The 1993 Oslo Accords were a key attempt to resolve the Palestinian-Israeli conflict whose failure was largely attributed to extremists on both sides. The book challenges this conventional wisdom by examining the role of Israeli and Palestinian peacemakers themselves in derailing the peace process. Looking at the role of moderates before and after Oslo, the different agreements and peace proposals they negotiated, and their rhetoric, the book shows that these peacemakers retained an inherent ambivalence toward the peace process and one another. This prevented them and their constituents from committing to the process and achieving a lasting peace.
In the late 1830s an uprising of mestizos and Maya destroyed Guatemala's Liberal government for imposing reforms aimed at expanding the state, assimilating indigenous peoples, and encouraging commercial agriculture. Liberal partisans were unable to retake the state until 1871, but after they did they successfully implemented their earlier reform agenda. In contrast to the late 1830s, they met only sporadic resistance. Reeves confronts this paradox of Guatemala's nineteenth century by focusing on the rural folk of the western highlands. He links the area of study to the national level in an explicitly comparative enterprise. He finds that changes in land, labor, and ethnic politics from the 1840s to the 1870s left popular sectors unwilling or unable to mount a repeat of the earlier anti-Liberal mobilization.
Michael Hoberman explores the convergence of folk regional identity--a culturally based sense of place--with the social, economic, and psychic pressures that have come with modernity. Focusing on the oral traditions of a small place, the Sawmill Valley of western Massachusetts, he finds that the folklife of apparently isolated rural communities is far more dynamic and adaptable to change than is popularly supposed. Deftly intertwining anecdote and analysis, Hoberman draws largely upon interviews he conducted with older residents of the Sawmill Valley.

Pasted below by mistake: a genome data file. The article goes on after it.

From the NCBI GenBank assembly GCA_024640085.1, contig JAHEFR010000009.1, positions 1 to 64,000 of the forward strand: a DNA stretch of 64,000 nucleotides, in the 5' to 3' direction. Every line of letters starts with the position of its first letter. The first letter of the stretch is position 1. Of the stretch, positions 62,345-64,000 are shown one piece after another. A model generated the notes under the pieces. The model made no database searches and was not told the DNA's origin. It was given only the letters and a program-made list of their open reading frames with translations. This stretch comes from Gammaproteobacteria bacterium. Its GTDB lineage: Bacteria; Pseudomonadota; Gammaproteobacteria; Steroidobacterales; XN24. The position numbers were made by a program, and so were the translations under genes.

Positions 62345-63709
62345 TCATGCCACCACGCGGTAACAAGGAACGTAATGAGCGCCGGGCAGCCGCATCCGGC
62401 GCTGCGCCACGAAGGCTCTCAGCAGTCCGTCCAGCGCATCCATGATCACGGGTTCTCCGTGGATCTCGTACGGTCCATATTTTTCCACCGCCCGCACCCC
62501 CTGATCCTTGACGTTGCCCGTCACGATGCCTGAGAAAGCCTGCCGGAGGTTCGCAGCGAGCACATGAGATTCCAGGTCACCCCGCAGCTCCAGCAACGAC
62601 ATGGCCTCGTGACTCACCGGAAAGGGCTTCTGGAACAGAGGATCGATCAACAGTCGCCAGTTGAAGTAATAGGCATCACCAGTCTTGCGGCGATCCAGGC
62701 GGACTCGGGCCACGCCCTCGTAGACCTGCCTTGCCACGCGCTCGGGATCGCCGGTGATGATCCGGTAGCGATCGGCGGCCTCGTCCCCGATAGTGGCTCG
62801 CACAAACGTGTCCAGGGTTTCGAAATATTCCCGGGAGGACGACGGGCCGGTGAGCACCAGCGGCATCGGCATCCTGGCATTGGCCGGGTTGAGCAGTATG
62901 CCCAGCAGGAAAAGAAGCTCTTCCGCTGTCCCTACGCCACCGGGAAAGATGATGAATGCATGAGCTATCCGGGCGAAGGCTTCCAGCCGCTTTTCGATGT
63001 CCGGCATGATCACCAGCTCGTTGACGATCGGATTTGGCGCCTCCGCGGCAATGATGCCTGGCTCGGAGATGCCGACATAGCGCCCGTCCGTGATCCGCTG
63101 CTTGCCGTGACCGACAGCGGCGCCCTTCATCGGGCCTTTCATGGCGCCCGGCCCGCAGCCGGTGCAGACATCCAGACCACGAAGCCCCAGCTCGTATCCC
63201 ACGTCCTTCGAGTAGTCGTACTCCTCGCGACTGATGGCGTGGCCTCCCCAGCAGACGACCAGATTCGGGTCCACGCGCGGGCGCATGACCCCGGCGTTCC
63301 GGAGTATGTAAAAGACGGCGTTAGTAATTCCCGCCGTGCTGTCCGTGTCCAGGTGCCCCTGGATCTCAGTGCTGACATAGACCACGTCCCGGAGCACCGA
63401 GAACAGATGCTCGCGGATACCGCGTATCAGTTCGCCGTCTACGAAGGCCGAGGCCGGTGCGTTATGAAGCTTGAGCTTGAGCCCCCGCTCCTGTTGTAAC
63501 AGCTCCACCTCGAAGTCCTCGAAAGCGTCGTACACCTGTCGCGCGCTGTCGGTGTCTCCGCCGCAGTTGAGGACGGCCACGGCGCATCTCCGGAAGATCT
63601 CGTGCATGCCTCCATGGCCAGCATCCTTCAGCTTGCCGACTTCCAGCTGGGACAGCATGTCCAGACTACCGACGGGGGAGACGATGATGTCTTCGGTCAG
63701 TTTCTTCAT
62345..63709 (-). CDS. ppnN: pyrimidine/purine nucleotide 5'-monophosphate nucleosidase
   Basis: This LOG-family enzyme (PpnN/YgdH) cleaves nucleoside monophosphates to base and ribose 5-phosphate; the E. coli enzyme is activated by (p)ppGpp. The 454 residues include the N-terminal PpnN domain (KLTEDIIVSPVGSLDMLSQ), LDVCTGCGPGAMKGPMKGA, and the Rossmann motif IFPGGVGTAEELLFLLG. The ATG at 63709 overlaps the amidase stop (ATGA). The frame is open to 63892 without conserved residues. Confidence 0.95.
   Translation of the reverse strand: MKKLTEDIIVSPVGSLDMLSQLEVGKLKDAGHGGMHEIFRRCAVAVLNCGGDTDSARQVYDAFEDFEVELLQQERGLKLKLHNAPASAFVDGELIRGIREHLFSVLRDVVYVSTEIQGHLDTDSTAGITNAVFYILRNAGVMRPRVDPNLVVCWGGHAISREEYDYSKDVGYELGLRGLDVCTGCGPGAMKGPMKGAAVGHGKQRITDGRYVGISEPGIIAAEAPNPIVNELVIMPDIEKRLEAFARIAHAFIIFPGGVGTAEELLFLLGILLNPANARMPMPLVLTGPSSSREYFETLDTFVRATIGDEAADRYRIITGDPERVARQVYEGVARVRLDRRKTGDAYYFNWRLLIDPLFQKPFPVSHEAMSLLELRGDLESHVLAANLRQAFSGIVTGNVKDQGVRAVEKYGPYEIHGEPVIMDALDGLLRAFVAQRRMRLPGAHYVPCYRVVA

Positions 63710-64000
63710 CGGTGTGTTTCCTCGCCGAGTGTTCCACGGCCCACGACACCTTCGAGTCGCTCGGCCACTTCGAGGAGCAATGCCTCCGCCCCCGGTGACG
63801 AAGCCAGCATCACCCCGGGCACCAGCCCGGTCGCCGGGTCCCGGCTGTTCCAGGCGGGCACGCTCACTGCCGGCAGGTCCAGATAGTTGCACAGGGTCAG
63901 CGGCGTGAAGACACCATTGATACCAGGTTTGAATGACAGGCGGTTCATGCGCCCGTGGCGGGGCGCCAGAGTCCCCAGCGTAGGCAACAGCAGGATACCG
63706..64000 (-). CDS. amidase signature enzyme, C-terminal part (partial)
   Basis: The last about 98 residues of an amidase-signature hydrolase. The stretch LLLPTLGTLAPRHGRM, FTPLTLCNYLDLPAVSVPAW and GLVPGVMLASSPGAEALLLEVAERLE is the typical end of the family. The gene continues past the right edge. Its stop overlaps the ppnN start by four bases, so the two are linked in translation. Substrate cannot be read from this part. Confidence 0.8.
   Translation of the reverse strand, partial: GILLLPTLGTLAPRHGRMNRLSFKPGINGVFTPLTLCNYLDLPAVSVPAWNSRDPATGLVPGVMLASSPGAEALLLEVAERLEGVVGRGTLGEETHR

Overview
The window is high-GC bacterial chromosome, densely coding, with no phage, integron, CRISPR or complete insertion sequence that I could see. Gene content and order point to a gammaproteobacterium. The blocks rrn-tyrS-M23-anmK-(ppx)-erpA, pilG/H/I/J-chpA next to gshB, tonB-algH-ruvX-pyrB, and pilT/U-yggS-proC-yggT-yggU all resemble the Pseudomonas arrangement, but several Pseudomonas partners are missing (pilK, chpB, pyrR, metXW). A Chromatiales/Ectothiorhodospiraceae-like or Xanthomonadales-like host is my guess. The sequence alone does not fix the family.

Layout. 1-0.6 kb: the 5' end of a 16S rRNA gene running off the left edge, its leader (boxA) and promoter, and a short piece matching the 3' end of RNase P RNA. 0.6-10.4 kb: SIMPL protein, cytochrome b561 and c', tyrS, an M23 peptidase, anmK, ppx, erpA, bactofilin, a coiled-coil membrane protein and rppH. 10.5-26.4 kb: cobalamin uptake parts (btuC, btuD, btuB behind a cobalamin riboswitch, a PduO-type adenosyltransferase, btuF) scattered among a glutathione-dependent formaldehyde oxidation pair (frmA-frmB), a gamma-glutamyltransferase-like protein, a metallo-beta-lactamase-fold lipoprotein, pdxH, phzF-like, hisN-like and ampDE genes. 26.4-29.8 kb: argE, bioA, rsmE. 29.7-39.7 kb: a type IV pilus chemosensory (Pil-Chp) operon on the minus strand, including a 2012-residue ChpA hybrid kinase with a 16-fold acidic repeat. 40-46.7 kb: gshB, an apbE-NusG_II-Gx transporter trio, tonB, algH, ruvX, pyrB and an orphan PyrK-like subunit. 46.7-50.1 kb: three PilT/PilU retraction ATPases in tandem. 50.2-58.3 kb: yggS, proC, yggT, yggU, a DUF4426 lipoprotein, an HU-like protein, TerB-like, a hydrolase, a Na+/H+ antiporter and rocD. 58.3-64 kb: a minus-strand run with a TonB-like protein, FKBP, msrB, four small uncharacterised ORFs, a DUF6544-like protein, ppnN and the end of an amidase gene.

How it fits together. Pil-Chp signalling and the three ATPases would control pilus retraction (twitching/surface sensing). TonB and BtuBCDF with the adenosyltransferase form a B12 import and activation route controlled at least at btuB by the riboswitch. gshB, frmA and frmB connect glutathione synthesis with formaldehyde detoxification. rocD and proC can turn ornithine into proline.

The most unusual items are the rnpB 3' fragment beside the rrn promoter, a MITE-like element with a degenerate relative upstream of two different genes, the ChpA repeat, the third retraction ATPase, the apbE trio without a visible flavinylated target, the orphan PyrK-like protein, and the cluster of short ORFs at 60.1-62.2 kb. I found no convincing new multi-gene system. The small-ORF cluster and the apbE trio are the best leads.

Do middle powers matter geopolitically to great powers when confronting the unconventional, twenty-first-century threats from nation-states or nonstate actors? Bridging the European Divide explores how key regional middle powers perceived and advocated their political power options in the aftermath of September 11, 2001.
This book builds on prominent middle power literature and aims to advance our theoretical understanding for why crucial foreign policies were made by the "pivotal middle" powers this book examines--Poland, South Korea, and Bolivia. Middle power impact matters, not only regionally for stronger, dominant greater power neighbors, but also for transformative middle power leaderships which proved pivotal geopolitically for their region's challenges and changes.
It is not always clear what actually constitutes sexual harassment or how it differs from other types of discrimination based on gender. While sexual harassment is a major issue in American workplaces and schools, there is no bona fide consensus as to what sexual harassment really is. This book is designed to bring together material on an issue that is currently troubling most workplaces and schools in the United States: the problem of how to deal with a distressing increase in sexual harassment claims.